Event #5: $2,500 Omaha/Seven-Card Stud Hi-Low 8-or-Better

Mike Gorodinsky Wins Event #5 Omaha/Seven-Card Stud Hi-Low 8-or-Better ($216,988)!

donpeters • Level 28: 50,000-100,000, 10,000 ante
Champion Mike Gorodinsky

Three days ago, 374 of some of the best poker players in the world walked into the Rio with hopes of taking down the first mixed game event of the summer, Event #5: $2,500 Omaha/Seven-Card Stud Hi-Low Eight-or-Better. By the beginning of Day 3, only 19 still had a shot at the bracelet, and after nearly 12 hours of play, that lucky player was Mike Gorodinsky. He will take home $216,988 to go with it, and the pride of knowing they beat one of the toughest fields at the Series.

Bracelet winner David “Bakes” Baker was the first player eliminated from the day when he couldn’t catch a straight or a low draw on seventh street in stud-8 against the trip kings of Kristopher Tong. From there, the field lost James Van Alystyne in 18th, David Levi in 17th, Ralph Perry in 16th, and Andrew Kelsell in 15th Place.

After those eliminations, we lost one of the most notable names in all of poker, Mike Matusow. Matusow busted in stud-8 in a sick cooler. He made a seven-high straight on seventh street, which was good for a high and a low. However, George Danzer had an eight-high straight, and Owais Ahmed had a seven-five low, rendering both Matusow’s high and low useless, and busting him in 14th place.

From there, there were four eliminations in a matter of 10 minutes to get us to the "unofficial" final table. One of those was five-time bracelet winner Daniel Negreanu, who bowed out in 12th place. After being knocked down to just 40,000, Negreanu got it in good in Omaha-8, but got sucked out on the river by Gorodinsky.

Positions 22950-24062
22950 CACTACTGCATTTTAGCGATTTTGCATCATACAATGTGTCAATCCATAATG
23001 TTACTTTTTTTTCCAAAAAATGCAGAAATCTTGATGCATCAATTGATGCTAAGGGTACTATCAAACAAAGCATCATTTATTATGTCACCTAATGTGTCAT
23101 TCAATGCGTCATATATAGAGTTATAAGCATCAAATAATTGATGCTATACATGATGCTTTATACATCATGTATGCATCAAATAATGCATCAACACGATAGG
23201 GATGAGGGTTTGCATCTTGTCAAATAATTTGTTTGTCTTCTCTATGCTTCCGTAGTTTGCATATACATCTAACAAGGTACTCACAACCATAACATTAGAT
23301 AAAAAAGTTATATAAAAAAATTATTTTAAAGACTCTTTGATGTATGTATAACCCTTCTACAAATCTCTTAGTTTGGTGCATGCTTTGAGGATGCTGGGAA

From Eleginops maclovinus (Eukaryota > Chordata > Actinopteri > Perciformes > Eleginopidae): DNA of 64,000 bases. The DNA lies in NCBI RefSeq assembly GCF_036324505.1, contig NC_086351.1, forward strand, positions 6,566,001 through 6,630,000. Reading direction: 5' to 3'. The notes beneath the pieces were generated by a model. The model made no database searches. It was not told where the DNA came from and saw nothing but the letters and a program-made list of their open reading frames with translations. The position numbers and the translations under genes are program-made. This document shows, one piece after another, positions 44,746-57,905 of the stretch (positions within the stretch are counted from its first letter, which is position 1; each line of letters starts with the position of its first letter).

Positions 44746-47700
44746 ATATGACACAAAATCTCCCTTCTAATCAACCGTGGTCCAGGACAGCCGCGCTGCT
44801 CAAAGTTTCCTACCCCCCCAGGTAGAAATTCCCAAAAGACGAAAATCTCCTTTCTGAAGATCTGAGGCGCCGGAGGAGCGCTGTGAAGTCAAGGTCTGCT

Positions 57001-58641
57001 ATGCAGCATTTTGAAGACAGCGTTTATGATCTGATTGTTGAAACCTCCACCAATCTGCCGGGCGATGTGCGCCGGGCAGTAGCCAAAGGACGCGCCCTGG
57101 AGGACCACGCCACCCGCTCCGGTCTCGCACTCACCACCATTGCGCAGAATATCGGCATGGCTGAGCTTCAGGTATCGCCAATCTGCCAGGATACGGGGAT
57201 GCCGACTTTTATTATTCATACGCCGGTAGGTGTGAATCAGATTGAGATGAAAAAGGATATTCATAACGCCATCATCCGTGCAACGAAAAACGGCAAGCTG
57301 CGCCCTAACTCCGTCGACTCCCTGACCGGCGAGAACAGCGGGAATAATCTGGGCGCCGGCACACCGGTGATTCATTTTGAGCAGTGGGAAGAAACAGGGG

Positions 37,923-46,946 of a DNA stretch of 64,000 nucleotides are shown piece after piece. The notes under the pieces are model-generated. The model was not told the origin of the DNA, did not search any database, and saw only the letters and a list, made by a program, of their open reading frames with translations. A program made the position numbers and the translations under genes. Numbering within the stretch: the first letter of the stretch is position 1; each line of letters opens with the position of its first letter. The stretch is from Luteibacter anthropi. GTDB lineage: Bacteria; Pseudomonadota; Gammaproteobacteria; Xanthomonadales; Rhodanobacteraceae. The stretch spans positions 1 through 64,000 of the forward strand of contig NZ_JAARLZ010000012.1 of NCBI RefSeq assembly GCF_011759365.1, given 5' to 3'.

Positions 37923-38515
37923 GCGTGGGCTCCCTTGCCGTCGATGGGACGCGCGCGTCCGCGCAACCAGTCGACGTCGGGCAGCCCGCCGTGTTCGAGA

After losing Alexander Lakhov in 11th place, and Roman Verenko in 10th, we quickly reached the "unofficial" final table of nine.

It didn’t take long to lose the first two players. Dustin Leary bowed out in ninth place in stud-8, and it was Tong who did the deed. Tong made trip aces on sixth street, and Leary was drawing dead.

A few hands later, Julie Schneider found herself all in out of the big blind in Omaha-8. On a board that read {6-Diamonds}{5-Diamonds}{5-Clubs}{K-Hearts}{J-Spades}, Matthew Ashton held a monster with {K-Diamonds}{5-Spades} in his hand for a full house. Schneider revealed her cards one at a time, and never came close to beating Ashton’s boat. Schneider walked away with a shade under $20,000.

Half an hour went by before Mack Lee lost in seventh place. Lee got the rest of his money in on fourth street in stud-8 with a pair of deuces, but he was behind the kings of Tong. Tong never let go of the lead, and scored the knockout to get things down to six players.

George Danzer made quite the impressive run, making the final table of this event in back-to-back years after finishing runner-up last year. However, he wasn’t able to best that performance, as he was our sixth-place finisher. Danzer also busted in stud-8 when his pair of sevens and four to a low couldn’t catch up with the trip fives of Ashton.

Play was five-handed for over two hours before it losr George Fotiadis in fifth place. Fotiadis was as low as 15,000 at one point, before battling back to 400,000. However, he once again got whittled down, and met his end in Omaha-8 when he couldn’t beat the seven low of Ashton, and the seven-high straight of Gorodinsky.

Ahmed, the winner of this very event in 2011, fell in fourth place at the hands of Tong. He secured $62,631 for his efforts, and then Ashton went out in third for $86,437.

When heads-up play began, it was Tong who held the chip lead. Gorodinsky had so often been on top of the counts throughout this event, but he soon fell very short against Tong and was battling for his tournament life on many occasions. Eventually, Gorodinsky ran his stack back up to take the chip lead. After some back-and-forth battling from there, Gorodinsky chopped Tong down pot after pot before finally finishing him off.

On the final hand, Gorodinsky made a straight in a hand of stud-8 to bust Tong in second place. For his finish, Tong took $$134,017.

Tags: Mike Gorodinsky